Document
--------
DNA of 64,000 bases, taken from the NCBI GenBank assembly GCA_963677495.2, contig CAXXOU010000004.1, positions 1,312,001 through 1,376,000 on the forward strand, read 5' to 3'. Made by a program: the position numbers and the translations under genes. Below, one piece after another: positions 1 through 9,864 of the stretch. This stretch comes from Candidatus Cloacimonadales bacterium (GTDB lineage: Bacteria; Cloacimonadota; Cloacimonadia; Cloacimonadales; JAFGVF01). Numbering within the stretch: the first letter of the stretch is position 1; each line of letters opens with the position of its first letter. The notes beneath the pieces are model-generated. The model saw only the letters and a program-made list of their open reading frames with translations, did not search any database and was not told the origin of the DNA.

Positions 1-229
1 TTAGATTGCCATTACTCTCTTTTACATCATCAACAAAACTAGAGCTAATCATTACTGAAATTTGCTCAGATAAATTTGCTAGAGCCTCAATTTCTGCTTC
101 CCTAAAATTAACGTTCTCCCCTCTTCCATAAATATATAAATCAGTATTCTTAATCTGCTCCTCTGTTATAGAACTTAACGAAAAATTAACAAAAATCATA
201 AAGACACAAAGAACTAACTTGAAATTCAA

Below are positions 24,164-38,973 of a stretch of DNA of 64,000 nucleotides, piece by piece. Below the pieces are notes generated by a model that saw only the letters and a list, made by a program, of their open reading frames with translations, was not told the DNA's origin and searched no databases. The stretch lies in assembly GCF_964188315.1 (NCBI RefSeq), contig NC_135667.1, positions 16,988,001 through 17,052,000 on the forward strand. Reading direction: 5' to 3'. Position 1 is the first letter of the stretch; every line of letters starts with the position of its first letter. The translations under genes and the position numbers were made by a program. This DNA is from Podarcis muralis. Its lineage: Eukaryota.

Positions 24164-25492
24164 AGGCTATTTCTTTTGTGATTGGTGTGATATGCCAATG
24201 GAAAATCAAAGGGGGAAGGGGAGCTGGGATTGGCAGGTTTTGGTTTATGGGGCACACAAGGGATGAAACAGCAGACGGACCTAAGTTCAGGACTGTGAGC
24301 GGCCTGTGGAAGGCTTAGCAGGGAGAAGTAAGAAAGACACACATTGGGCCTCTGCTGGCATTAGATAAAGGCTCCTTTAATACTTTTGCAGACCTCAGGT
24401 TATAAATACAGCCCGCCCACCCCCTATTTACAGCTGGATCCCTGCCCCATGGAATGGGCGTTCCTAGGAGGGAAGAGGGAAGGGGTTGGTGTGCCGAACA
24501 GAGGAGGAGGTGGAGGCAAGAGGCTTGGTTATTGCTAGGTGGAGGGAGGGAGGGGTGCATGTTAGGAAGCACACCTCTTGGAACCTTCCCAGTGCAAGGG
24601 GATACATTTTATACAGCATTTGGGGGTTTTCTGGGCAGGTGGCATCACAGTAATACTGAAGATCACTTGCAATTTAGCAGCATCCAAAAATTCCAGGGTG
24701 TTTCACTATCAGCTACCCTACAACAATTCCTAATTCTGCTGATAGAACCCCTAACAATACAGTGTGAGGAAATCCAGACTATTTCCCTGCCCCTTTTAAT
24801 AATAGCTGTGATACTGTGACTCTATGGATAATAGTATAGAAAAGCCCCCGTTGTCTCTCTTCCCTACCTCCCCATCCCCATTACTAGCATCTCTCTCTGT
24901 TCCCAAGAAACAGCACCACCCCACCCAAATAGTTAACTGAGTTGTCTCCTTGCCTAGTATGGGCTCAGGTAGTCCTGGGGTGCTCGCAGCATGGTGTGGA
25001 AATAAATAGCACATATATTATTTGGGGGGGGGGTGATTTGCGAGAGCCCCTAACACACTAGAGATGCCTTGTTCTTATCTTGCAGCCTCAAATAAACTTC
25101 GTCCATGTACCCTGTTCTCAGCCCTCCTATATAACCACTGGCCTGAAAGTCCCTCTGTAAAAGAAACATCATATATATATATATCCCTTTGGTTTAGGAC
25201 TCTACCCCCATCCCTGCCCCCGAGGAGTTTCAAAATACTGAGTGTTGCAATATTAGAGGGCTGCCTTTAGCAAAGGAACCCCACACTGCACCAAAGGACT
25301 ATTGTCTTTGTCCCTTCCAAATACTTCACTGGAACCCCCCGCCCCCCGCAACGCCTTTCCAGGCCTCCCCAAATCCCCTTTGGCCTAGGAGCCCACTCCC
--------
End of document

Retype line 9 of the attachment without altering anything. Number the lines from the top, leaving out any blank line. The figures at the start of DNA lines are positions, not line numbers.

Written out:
24201 GAAAATCAAAGGGGGAAGGGGAGCTGGGATTGGCAGGTTTTGGTTTATGGGGCACACAAGGGATGAAACAGCAGACGGACCTAAGTTCAGGACTGTGAGC